Too Many Hats Text on Photo of Baby Wearing Mutliple Hats

This summer, I took my first true summer vacation in a long time. And despite (or maybe because of) nearly drowning, I had a great time.

I may be dramatizing a bit, but we did have a wild river adventure. My dad suggested we go tubing, which sounded like a relaxing way to cool off. Not so much.

For those of you who are thinking of how it is tubing the Salt River, much to my surprise, my tubing experience was not at all like that. This was a mountain river running at full speed due to a long and snowy winter.

Let’s just say that I have a new appreciation for nose and earplugs.

I should have taken a clue from the girl who rented us the tubes when she clearly stated that we should not wear anything in the river that wasn’t strapped on. I took her advice. The rest of my party did not, including my husband Mike.

He decided he had to have a hat on and decided to wear mine. Luckily, I didn’t really like that hat because it’s no longer with us. 

Yep, that’s right, he lost my ball cap. But neither of us miss it. I had another at the ready because I’d packed a spare from the extensive collection we have at home.

We have so many ball caps he could have floated several down the river and it wouldn’t make a dent in the stash. We, in fact, have more ball caps than is reasonable for two professionals who only wear them on weekends and during vacation.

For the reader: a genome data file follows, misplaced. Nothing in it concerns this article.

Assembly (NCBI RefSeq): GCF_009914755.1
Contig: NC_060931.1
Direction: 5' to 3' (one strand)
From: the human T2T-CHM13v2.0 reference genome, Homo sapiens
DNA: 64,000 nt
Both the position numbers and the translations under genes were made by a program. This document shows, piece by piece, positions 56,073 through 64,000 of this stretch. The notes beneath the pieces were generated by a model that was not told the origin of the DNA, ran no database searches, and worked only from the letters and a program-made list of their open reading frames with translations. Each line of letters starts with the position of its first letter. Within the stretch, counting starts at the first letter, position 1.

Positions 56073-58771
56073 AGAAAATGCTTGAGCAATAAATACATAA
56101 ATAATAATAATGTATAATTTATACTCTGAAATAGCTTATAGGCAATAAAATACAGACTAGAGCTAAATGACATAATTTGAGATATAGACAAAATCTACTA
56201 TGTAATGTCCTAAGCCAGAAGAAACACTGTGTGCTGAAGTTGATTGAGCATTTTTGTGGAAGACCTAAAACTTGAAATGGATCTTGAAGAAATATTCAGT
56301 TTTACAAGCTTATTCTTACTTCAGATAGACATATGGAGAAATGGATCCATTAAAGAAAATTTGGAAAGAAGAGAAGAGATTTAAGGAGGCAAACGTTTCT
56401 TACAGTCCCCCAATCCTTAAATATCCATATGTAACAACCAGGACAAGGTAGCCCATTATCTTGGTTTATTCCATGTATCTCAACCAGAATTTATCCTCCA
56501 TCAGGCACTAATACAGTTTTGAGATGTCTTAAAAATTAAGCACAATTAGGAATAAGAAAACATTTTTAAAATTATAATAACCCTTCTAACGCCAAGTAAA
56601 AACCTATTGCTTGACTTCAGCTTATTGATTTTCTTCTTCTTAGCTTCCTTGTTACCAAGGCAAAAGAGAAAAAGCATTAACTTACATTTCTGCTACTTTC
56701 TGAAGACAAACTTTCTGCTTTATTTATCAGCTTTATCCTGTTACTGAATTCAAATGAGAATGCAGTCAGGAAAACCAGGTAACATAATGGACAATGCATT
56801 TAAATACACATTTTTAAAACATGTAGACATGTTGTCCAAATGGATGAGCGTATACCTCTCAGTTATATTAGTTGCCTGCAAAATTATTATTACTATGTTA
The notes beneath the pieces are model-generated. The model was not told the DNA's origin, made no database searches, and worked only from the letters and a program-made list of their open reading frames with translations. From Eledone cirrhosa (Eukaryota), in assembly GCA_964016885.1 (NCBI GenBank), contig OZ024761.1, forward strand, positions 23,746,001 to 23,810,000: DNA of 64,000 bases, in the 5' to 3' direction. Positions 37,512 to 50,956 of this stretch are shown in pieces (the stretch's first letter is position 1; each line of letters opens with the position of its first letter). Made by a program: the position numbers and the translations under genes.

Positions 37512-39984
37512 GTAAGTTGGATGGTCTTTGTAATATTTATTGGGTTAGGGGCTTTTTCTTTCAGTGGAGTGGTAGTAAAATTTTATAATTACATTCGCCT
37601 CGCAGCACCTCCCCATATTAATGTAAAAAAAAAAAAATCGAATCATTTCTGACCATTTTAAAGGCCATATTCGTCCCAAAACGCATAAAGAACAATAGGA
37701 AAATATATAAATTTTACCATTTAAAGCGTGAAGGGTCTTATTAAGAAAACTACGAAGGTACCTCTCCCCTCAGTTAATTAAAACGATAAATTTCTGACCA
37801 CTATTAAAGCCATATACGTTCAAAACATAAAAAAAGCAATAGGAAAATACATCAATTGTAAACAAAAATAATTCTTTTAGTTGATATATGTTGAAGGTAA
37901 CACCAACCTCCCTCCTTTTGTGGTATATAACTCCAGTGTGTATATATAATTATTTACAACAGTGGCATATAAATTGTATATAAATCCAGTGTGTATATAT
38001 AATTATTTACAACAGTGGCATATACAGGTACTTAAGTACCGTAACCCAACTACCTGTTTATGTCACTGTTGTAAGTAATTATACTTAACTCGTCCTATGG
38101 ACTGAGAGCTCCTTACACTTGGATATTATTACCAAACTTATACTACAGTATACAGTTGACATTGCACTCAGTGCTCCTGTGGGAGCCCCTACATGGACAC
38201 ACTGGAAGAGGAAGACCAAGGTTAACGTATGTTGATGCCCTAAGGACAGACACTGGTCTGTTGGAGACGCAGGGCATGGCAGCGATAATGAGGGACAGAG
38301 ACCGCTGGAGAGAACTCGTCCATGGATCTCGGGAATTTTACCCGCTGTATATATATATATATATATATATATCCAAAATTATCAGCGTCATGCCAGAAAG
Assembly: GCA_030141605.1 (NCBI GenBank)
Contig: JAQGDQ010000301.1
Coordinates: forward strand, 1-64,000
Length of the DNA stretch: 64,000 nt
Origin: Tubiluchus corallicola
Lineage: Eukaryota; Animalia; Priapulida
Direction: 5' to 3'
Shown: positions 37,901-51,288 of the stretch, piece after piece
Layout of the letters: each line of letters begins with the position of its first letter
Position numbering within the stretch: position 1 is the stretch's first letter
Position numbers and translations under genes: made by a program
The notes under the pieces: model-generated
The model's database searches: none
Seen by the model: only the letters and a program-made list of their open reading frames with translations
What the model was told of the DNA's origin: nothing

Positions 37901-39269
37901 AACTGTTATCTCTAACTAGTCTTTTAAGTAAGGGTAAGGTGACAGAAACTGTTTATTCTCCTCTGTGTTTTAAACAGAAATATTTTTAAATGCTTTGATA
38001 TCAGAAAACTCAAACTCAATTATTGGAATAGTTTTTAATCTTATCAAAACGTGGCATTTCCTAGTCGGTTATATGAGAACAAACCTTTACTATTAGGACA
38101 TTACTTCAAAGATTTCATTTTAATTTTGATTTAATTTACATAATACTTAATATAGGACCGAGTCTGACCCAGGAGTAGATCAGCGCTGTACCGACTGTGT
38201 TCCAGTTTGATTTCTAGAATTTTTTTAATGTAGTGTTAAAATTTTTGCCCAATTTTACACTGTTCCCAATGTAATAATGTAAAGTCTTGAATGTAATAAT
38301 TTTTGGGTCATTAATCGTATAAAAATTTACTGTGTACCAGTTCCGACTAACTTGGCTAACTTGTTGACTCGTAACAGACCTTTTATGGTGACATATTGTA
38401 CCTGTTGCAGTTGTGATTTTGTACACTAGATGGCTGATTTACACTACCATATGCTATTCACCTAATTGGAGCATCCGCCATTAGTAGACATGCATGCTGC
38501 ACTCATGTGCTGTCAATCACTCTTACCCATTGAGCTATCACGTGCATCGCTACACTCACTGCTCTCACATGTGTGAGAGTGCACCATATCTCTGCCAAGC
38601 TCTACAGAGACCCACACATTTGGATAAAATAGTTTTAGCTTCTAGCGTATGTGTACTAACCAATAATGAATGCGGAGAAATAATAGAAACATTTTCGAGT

We’re like most entrepreneurs and business owners who have an abundance of hats. Only instead of filling a drawer with them, most try to wear all their hats at once. It looks ridiculous and defeats the purpose altogether.

When you try to do it all in your business, you end up doing none of it very well.

I’ll be the first to admit that I have this problem. This last year is the perfect example. As many of you know, Melissa Perkins, our long-time account manager, left last spring. I decided not to replace her right away. A lot had changed from when I first brought her on board and I wanted to re-evaluate the role and figure out what the company really needed.

That’s not what happened. I ended up doing a lot of the work myself. Leaving me feeling overworked and frustrated because I don’t have the time to do the things I need to be doing, like writing this newsletter.

I’ve been trying to wear too many hats. I bet you are, too. Maybe it’s time to let some go. Ask yourself:

  • What are you doing that doesn’t bring you joy?
  • What are you doing that you aren’t very good at?
  • What isn’t being done but needs to be to get your business to the next level?


It’s much easier to let a couple of your hats float away than to have them yanked from your head as you’re pulled underwater. Though maybe they’ll end up with the hat, sunglasses and flip flops that we also lost on our tubing adventure.